Although this band on ABI is called the Cirrus Channel, it has other uses.  It can be used to detect any highly reflective aerosol, such as volcanic ash or blowing dust, as long as the features are not obscured by water vapor.  It can also view the surface if the atmosphere is sufficiently dry:  Research suggests that a total precipitable water of about 12 mm is sufficient to attenuate the radiation.

Orographic cirrus over Colorado and Wyoming

December 18th, 2013 |
GOES-13 10.7 µm IR channel images (click to play animation)

GOES-13 10.7 µm IR channel images (click to play animation)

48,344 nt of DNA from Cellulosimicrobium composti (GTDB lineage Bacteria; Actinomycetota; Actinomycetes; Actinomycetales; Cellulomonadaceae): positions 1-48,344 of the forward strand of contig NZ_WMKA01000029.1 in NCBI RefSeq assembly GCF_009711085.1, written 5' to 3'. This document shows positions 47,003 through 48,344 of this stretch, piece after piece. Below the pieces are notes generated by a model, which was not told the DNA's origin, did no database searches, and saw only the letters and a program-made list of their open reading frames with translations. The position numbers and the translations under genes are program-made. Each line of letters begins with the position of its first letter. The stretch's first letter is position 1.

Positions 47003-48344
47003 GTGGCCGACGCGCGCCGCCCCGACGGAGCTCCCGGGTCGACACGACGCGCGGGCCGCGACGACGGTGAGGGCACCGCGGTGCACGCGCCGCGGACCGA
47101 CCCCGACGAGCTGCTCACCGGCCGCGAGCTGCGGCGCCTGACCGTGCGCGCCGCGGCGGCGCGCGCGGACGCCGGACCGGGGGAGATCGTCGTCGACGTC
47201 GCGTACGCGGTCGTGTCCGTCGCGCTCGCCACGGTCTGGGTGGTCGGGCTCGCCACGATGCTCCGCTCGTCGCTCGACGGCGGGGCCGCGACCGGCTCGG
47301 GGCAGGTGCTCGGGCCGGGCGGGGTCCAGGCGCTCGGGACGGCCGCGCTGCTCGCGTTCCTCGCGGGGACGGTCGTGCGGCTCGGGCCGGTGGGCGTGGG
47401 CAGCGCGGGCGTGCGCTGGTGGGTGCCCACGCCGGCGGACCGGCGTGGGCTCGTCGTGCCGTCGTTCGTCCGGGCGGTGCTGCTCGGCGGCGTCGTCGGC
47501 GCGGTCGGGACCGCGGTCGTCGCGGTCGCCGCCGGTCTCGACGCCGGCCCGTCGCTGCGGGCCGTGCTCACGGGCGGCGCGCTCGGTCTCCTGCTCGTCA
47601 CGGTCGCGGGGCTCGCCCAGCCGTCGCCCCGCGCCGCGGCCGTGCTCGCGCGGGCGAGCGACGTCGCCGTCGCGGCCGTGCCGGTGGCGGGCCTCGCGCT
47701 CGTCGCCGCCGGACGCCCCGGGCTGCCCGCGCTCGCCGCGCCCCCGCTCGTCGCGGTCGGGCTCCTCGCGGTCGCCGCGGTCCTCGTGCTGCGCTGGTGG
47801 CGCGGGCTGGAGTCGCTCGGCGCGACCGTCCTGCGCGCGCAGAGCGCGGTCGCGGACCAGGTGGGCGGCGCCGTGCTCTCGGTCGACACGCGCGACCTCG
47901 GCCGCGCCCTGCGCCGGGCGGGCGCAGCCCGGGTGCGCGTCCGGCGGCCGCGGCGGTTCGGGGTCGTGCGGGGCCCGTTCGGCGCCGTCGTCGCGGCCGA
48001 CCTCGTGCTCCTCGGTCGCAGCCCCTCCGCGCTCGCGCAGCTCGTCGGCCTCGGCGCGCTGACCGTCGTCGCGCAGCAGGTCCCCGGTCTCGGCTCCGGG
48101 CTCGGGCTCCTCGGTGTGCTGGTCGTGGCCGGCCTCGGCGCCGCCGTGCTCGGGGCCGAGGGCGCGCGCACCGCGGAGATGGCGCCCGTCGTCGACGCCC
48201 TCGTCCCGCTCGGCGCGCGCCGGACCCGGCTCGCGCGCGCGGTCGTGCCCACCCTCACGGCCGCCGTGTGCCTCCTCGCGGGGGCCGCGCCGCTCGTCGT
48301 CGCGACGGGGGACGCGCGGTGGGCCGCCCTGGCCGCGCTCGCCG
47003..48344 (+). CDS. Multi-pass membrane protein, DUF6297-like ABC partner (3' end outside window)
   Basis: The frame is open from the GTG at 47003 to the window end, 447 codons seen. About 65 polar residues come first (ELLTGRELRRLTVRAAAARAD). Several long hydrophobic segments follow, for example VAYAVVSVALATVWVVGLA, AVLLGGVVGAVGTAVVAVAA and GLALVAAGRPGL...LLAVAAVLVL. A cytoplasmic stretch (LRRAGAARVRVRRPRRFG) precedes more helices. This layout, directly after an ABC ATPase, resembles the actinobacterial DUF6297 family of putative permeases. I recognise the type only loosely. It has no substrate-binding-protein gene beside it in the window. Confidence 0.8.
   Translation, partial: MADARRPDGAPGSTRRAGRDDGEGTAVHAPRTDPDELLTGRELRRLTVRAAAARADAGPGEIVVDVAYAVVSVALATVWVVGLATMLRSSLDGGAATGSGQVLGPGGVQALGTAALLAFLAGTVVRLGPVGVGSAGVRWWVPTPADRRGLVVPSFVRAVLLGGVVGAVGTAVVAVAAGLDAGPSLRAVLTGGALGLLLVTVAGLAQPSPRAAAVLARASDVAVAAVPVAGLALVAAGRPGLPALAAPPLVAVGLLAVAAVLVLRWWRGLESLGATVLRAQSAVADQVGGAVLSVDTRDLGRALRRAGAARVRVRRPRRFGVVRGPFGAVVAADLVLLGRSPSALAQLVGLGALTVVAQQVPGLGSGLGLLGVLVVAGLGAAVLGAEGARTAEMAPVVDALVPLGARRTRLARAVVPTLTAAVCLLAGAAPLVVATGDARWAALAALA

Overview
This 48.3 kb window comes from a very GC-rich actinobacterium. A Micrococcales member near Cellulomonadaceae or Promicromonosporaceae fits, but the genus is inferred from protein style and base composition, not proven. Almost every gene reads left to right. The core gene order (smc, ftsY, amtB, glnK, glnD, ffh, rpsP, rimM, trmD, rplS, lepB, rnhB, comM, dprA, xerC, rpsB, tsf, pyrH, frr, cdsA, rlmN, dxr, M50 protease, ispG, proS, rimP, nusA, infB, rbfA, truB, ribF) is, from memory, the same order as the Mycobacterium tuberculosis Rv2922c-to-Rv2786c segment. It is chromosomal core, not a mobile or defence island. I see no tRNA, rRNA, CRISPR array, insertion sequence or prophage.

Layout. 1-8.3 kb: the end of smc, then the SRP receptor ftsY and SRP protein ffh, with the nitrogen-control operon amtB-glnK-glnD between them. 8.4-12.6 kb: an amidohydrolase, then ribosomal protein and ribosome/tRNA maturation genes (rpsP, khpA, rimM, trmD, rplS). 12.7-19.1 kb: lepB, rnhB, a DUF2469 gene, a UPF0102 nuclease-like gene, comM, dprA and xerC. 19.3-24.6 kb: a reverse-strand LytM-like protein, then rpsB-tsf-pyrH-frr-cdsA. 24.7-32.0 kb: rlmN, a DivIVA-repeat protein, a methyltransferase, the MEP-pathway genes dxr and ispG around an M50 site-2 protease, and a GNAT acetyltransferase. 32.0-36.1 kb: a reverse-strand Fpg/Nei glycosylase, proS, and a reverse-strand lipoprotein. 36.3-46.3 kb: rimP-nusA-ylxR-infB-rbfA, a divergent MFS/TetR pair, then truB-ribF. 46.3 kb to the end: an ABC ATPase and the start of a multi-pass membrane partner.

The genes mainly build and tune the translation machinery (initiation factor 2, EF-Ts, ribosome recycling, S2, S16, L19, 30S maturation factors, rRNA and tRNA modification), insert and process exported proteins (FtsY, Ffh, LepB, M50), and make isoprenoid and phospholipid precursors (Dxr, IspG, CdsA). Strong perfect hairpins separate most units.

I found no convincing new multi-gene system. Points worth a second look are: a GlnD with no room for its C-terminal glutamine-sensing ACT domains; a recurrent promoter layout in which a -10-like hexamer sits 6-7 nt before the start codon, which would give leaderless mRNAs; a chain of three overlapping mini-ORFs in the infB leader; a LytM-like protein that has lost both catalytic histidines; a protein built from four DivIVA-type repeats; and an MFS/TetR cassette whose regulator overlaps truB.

AWIPS images of 4-km resolution GOES-13 10.7 µm IR channel data (above; click image to play animation) showed the development of a large shield of orographic cirrus clouds immediately downwind (to the east of) the high terrain of the Rocky Mountains in eastern Colorado and southeastern Wyoming on 18 December 2013. The development and persistence of such cloud features is important to monitor, due to their potential impact on daytime temperatures: if incoming solar radiation is significantly reduced by a canopy of dense cirrus, surface temperatures may not be as warm as forecast. Early in the cirrus shield development during the overnight hours, GOES-13 IR brightness temperatures were as cold as -66º C (darker red color enhancement) along the western edge of the cirrus shield, suggestive of a high and potentially dense ice cloud feature — but during the early morning hours the cirrus was seen to begin to rapidly dissipate after about 15 UTC.